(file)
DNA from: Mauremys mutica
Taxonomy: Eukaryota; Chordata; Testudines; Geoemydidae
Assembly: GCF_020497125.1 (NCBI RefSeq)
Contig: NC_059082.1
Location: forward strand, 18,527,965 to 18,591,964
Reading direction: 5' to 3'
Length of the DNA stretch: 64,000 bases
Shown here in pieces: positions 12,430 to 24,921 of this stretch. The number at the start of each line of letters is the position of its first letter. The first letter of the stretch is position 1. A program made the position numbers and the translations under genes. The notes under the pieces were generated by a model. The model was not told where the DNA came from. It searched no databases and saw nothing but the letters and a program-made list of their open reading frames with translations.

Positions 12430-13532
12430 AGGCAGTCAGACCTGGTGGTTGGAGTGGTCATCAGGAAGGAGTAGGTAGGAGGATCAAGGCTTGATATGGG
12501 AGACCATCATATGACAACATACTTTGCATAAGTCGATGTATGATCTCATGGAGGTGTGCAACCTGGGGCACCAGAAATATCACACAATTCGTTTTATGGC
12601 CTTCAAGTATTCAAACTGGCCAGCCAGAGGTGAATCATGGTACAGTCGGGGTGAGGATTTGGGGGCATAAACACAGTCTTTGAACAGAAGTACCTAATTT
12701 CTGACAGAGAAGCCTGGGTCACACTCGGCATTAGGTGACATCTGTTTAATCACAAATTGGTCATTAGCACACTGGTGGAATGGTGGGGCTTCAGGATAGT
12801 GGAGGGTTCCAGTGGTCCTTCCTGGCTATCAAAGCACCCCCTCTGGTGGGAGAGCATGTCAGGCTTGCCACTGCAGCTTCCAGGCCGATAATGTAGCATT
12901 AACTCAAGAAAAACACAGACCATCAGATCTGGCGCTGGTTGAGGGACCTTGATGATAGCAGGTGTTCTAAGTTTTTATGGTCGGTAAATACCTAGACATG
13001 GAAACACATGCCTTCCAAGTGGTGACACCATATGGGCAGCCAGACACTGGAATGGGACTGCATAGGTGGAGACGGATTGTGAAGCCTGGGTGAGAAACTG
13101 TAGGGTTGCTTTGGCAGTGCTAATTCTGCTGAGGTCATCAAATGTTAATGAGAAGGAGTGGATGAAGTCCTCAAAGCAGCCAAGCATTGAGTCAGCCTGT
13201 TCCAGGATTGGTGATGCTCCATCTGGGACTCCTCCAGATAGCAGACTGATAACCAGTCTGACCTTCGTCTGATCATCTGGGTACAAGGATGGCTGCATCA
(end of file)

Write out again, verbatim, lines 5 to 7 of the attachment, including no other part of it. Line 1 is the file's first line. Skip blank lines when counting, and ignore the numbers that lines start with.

Location: forward strand, 18,527,965 to 18,591,964
Reading direction: 5' to 3'
Length of the DNA stretch: 64,000 bases